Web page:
It’s a Question of Balance
Wheel and tyre balance is an area that is often overlooked during aircraft maintenance. Most aircraft maintenance manuals provide at best only minimal information regarding the importance of balancing aircraft wheels and tyres and, as a result, there may be no official maintenance requirement for it, even CASAs own ‘Schedule 5’ makes no mention of balancing.
This state of affairs is truly extraordinary as I am sure all of us have driven cars when the tyres are out of balance, let’s face it no tyre fitter worth his salt would install new tyres on your car and not balance them – this is standard practice – and for good reason. With our aircraft, of course, out-of-balance usually manifests itself most dramatically just after take-off when quite violent shaking can occur until the wheels stop rotating. This is clearly not good for either our aircraft or our own heartbeat.
Apart from the aircraft manufacturers maintenance manuals, the aircraft engineers’ maintenance ‘bible’ is the FAA publication AC43.13-1B. In relation to aircraft tyres Chapter 9 of AC43.13 states: ‘Correct balance is important since a heavy spot on an aircraft tyre, tube, or wheel assembly is likely to cause that heavy spot to hit the ground first when landing. This results in excessive wear at one spot and an early failure at that part of the tyre. A severe case of imbalance causes excessive vibration during take-off and landing, especially at high speed.’.
When we fit new certified aircraft tyres to certified aircraft wheels there are specified installation procedures designed to provide ‘adequate’ (although not perfect) balance. Certified aircraft tyres and tubes are marked by the manufacturer with their light spots and heavy spots to aid balancing. Correct assembly using these marks is addressed in Chapter 9 of AC43.13 which states: “The correct assembly of the wheel affects the balance of the tyre. After the wheel halves and bolts/nuts have been inspected and found serviceable, put a little talc on the tube and insert it in the tyre. Align the heavy spot of the tube (usually marked with a yellow line) with the light spot of the tyre (usually marked with a red dot). If the tube does not have a balance mark, align the valve of the tube with the balance mark on the line”. Unfortunately that is the extent of the balancing information provided.
Nevertheless, many maintenance organisations do make an attempt to better balance wheel and tyre assemblies using a simple balancing rig such as a round bar through the wheel bearings supported either side on level horizontal knife edges. Such simple balancing rigs are commercially available but can just as readily be home made. It must be noted that full dynamic balancing, as is done for cars, is not really necessary as long as static balance is achieved. The simple balancing rig described is adequate for this. Dynamic wheel balancing rigs as used for car tyres are not suitable for small aircraft tyres as they will not work properly with the small tyre diametres involved.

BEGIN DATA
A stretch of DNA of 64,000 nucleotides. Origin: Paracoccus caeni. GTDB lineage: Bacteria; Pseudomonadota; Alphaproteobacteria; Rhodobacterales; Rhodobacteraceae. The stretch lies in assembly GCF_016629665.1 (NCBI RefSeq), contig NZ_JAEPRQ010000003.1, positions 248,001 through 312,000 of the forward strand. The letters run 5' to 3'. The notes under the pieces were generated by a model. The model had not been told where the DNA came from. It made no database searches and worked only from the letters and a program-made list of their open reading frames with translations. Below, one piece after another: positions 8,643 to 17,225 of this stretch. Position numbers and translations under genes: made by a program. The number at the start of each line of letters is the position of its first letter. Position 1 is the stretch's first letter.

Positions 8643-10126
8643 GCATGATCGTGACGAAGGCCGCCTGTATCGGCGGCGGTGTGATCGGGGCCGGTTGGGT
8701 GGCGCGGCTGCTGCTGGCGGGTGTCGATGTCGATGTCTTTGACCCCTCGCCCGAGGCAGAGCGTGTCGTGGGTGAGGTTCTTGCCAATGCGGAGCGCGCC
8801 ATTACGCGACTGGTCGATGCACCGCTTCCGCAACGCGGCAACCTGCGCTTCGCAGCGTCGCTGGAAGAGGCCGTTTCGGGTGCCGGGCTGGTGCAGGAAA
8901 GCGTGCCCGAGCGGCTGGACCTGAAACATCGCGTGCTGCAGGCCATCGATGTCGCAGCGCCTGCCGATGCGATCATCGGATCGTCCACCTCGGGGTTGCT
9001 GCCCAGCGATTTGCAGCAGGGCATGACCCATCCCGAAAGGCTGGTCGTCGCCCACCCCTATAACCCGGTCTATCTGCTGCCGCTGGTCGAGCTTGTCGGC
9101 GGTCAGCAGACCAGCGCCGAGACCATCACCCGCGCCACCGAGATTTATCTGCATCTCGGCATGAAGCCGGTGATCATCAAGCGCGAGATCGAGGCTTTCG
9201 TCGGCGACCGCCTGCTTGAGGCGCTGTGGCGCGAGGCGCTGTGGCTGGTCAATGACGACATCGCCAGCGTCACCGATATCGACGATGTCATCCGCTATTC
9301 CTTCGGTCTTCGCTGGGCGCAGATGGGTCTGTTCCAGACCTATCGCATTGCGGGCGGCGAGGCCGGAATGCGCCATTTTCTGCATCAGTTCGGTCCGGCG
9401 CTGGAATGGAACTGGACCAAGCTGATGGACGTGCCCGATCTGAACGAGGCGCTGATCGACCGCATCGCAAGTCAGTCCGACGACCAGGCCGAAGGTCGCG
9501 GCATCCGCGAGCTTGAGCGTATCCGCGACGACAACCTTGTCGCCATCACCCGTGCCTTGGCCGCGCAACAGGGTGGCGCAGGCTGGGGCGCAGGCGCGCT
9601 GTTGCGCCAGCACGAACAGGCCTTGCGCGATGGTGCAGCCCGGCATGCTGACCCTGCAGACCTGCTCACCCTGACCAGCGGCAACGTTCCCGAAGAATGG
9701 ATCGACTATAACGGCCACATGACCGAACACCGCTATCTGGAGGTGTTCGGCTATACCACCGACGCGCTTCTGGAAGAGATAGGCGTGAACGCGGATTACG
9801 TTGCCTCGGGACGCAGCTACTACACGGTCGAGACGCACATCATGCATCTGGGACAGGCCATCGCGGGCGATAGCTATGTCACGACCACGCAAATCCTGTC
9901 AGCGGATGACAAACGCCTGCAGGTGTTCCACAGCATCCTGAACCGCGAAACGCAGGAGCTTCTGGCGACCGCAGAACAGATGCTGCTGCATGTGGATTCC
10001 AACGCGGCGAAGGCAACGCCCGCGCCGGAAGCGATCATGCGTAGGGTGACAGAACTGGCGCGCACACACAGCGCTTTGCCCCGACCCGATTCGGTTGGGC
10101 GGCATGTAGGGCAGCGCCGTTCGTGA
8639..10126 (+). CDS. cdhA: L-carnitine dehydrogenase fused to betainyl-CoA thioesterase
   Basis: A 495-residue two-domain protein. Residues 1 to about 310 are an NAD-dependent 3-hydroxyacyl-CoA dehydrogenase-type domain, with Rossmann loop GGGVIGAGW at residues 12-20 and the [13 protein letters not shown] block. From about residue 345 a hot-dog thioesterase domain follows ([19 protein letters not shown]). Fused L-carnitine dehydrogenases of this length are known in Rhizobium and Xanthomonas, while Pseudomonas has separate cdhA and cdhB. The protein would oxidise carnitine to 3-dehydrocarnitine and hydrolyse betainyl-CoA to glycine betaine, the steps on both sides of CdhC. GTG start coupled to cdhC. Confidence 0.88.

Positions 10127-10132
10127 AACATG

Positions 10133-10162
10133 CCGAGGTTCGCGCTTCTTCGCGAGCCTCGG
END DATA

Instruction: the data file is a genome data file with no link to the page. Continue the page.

Using the simple balancing rig described is easy. Once the wheel and tyre assembly is set up on the balancing rig, the tyre is left to rotate such that the heavy point finishes down. An automotive type mag wheel ‘stick-on’ weight is then added to the high point of the wheel rim. This process is repeated until the wheel and tyre assembly no longer comes to rest at the same spot but stops at random positions. This indicates that the assembly is in static balance.
Many modern sport and experimental aircraft have commercial non-certified tyres, wheels, or both, and have no balancing marks. Some of these sporty aircraft have quite high ground speeds during take-off and landing and with the small diametres involved, the wheel RPM can be quite high, so wheel and tyre assembly balancing becomes even more important. With small diametre wheels, however, there can be a problem with the stick on wheel weights. Firstly, the moment arm is small so a fair amount of weight can be required to achieve balance. Secondly, some wheels do not have a suitable surface to stick the weights onto so they tend to fall off in time. Additionally, it can be difficult to trim the weights accurately as they are usually about 4-6 mm thick. Years ago, when I had a Long-Ez, I came up with a simple solution that is very simple, effective and works well on even the smallest diametre wheels – I don’t use stick on weights but use sheet lead inside the tyre instead!
How you say? Easy! First off, I use the simple balancing rig described but, instead of trying to cut the thick stick on lead weights, I stick a piece of thin sheet lead (common plumbers’ variety) on the tyre tread with cloth type packaging tape. This is easy to trim as required with scissors. When balance has been achieved I index the wheel and tyre then deflate it. I then put the lead on the inside of the tyre in the exact position where it had been on the outside securing it with the same bit of tape. This tape holds it in position until the tube is inflated. The inflated tube then holds the lead very securely in place, the tape of course protects the tube from any sharp edges on the lead.
Now, it could be said, that my method is not an ‘approved’ method – well, maybe that is the case for certified aircraft but, on the other hand, maybe it is. Who knows? Nevertheless, the process works extremely well and with sport and experimental aircraft in particular nobody can really object. In all the years I have been using this method I have never had any problems and the wheel and tyre assembly stays in balance until it is time to change the tyre.